She now maintains a lively blog at Live Journal, which is sometimes like a seminar as her commentors are fully part of the conversation.
Recently she began a series responding to Deborah Tannen's new book:
my reaction to You're Wearing That?: Understanding Mothers and Daughters in Conversation would be the same as my reaction to her previous books for the general public, and is easily stated, as follows: The language behavior of the set of American-English-speaking adult women as I perceive it does not correspond to the language behavior of the set that Professor Tannen writes about.
The conversation continues:
Professor Tannen and I are, as I've already said, on opposite sides of the theoretical spectrum when it comes to alleged gender differences in spoken American English. (She sometimes appears to have a wider population in mind when she writes, but my own expertise extends only to speakers of American English.) We agree that there are observable differences in gendered speech; we agree that there is a Dominant spoken discourse variety of AE and a Dominated (or Subordinate) one. [Those labels are mine, not Tannen's.] Our agreement ends at that point.
Tannen's position, so far as I can determine from reading her work and listening to her statements in media appearances, is that those differences are linked to gender. Mine is that they are linked to power -- to status and rank -- and that the fact that they seem gender-linked is a statistical phenomenon; because more men than women are in positions of higher status and rank, we routinely observe more male examples of Dominant American English than female ones. My position is that all genders know and use both Dominant AE and Dominated AE, depending on the linguistic environment and circumstances in which they find themselves.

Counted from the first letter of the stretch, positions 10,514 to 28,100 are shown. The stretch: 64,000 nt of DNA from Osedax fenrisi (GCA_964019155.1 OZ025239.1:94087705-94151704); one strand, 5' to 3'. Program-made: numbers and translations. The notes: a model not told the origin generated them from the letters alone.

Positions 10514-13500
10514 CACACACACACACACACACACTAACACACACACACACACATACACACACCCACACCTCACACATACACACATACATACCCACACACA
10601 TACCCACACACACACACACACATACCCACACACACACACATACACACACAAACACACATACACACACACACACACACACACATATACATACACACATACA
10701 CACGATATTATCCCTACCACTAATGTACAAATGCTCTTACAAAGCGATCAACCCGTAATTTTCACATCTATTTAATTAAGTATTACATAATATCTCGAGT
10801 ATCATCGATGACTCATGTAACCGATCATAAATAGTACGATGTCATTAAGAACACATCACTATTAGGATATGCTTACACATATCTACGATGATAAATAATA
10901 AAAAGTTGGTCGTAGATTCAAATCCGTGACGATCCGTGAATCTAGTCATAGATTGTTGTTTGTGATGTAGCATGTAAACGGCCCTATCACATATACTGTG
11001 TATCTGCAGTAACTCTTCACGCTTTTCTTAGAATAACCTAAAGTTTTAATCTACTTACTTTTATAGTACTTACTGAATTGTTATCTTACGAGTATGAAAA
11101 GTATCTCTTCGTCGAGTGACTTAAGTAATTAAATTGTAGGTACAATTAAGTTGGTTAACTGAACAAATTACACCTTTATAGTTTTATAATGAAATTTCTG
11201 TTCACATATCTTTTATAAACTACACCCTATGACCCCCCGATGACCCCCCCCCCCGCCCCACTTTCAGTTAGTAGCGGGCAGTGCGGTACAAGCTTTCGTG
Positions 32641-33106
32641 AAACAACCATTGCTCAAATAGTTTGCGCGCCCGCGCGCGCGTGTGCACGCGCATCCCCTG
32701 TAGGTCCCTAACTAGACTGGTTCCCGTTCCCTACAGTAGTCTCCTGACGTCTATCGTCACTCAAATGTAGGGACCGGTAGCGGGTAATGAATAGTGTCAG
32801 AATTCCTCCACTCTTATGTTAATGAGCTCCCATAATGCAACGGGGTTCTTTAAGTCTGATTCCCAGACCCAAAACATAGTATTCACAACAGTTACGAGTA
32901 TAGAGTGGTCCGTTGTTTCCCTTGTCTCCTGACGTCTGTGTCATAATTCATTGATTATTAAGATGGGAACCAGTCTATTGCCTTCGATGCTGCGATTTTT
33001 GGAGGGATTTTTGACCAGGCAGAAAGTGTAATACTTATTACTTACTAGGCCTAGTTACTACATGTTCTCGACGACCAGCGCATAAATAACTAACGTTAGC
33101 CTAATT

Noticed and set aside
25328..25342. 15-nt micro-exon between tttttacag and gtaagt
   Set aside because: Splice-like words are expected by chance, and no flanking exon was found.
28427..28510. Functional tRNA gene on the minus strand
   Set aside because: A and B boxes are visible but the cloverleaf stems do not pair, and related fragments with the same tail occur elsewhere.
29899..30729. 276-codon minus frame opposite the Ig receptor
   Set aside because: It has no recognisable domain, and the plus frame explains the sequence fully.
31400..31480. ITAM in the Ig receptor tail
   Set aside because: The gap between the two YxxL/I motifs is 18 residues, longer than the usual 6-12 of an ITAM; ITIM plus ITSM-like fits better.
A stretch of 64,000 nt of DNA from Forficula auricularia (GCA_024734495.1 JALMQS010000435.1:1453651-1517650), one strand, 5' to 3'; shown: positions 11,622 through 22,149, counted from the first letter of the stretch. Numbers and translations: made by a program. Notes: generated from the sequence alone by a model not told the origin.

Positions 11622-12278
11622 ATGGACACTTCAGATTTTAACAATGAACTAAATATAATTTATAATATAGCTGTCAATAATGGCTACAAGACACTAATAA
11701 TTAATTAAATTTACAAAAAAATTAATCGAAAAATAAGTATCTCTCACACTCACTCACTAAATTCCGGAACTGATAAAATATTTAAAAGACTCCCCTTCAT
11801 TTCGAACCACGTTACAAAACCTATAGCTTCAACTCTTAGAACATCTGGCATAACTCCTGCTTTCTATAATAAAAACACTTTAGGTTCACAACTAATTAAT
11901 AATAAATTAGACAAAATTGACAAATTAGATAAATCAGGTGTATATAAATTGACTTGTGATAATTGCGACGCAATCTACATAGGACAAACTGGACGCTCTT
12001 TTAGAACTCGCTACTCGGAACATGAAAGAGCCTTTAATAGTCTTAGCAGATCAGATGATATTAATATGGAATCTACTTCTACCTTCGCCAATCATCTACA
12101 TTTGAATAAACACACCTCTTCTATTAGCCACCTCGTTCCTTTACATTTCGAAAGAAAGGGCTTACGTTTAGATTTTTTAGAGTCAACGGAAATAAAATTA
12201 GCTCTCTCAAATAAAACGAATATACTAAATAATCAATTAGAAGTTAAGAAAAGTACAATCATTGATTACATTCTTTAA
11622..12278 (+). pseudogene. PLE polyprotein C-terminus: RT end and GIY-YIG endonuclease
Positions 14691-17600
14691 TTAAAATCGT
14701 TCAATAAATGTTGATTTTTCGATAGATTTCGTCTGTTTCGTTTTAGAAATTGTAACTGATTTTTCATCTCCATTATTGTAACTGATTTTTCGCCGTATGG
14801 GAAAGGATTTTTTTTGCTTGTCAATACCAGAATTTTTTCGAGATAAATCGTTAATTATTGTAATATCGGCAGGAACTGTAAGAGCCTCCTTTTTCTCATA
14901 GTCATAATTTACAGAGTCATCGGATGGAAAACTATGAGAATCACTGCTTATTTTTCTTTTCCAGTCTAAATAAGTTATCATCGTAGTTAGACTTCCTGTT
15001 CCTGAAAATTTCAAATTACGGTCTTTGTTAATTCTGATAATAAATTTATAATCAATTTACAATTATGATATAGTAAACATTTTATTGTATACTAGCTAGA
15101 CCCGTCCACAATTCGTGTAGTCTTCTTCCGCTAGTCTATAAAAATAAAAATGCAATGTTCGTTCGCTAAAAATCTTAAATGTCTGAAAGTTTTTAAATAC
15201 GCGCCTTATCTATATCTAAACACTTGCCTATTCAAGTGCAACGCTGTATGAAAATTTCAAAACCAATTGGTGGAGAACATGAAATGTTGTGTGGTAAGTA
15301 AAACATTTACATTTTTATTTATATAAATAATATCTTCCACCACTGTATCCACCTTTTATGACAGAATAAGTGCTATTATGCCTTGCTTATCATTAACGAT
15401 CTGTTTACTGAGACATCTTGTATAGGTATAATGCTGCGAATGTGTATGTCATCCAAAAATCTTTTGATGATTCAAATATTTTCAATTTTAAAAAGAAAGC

This difference of opinion isn't trivial. When Tannen's You Just Don't Understand[or politics, or the law, or ...]? Well, here's a book that proves I'm right! And you can't say it's sexism, either -- because the author of this book is a woman!"
came out, I said and wrote that if she was correct in her claims we had to immediately set up courses in Male American English for our little girls, starting no later than the first grade; otherwise, the playing field was never going to be level. I found the portrait of AE-speaking adult women in the book offensive. Feminists had spent decades trying to get rid of the "Men are logical/women are emotional" stereotype, and here it was again in Tannen's book. It seemed to me that the book gave every man who perceived things that way the opportunity to buy a copy, approach a woman, say, "You know how I've always said there's no place for women in business
In the third conversation, Elgin objects to two of Tannen's "universal assumptions":
- Many women tell their mothers of minor misfortunes to hear the metamessage of caring [from their mothers].
- Mothers of adult daughters cannot stop themselves from intrusive comments, because of habits built up over decades of mothering.
Elgin and her commenters discuss why those two attributes of mother-daughter conversation are not universal.